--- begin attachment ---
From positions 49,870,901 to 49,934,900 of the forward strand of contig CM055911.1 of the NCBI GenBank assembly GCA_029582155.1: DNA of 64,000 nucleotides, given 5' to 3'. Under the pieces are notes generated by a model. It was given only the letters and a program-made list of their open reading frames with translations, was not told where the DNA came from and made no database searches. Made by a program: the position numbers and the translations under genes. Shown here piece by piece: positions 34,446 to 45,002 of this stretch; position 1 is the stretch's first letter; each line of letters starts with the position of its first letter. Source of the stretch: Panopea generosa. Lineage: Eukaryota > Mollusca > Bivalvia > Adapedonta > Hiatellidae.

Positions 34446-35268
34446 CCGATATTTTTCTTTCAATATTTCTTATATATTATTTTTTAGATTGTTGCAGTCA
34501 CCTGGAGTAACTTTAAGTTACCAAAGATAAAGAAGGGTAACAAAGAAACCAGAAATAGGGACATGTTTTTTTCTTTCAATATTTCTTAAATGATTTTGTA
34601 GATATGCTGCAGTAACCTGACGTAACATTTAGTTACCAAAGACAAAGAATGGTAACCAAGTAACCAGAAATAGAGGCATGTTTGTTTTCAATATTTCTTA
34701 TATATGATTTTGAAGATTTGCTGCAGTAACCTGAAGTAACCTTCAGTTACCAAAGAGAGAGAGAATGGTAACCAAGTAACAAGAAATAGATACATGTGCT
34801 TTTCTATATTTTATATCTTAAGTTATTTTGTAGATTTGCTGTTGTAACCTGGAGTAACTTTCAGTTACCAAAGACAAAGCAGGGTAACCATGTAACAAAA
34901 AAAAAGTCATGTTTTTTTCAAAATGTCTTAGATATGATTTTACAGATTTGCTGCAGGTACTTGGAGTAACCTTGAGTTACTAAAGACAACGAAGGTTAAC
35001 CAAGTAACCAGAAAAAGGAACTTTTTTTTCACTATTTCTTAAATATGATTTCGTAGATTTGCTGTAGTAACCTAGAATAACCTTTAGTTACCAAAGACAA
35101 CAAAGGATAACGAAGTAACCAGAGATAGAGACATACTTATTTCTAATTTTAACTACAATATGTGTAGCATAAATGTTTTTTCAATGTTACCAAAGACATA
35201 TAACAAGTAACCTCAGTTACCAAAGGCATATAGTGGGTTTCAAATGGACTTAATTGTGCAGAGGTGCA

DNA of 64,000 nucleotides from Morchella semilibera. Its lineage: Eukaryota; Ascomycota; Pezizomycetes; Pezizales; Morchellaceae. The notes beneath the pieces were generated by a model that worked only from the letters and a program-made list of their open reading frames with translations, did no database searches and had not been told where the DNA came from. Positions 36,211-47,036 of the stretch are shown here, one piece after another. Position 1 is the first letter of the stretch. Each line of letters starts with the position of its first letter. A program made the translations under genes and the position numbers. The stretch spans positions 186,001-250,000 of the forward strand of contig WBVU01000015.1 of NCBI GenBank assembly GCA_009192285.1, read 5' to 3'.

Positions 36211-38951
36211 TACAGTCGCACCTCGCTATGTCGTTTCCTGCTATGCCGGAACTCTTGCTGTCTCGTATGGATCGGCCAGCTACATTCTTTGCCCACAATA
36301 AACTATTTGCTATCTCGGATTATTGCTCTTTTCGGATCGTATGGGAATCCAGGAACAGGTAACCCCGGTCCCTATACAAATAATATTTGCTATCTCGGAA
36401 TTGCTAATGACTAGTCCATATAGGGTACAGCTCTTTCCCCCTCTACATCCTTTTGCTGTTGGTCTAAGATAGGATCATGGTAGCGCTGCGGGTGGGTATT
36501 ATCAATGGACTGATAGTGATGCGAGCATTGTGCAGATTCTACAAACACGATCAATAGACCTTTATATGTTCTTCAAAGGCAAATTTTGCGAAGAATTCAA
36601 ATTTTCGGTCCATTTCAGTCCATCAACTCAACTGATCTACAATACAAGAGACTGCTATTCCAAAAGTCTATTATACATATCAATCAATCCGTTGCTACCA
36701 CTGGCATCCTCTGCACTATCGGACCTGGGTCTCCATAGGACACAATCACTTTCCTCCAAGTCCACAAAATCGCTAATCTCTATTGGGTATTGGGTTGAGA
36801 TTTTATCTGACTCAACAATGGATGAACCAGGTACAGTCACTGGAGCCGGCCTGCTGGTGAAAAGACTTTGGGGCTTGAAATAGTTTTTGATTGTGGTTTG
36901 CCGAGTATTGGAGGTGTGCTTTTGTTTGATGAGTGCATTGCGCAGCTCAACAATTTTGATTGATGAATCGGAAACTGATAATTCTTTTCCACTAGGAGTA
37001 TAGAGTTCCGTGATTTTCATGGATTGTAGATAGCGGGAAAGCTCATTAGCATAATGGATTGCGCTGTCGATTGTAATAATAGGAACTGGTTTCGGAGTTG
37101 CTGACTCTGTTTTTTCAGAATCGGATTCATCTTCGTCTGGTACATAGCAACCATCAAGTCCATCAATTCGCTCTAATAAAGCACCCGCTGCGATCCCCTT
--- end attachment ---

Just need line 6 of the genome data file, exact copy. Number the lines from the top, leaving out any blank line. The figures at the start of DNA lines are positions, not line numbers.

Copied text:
34701 TATATGATTTTGAAGATTTGCTGCAGTAACCTGAAGTAACCTTCAGTTACCAAAGAGAGAGAGAATGGTAACCAAGTAACAAGAAATAGATACATGTGCT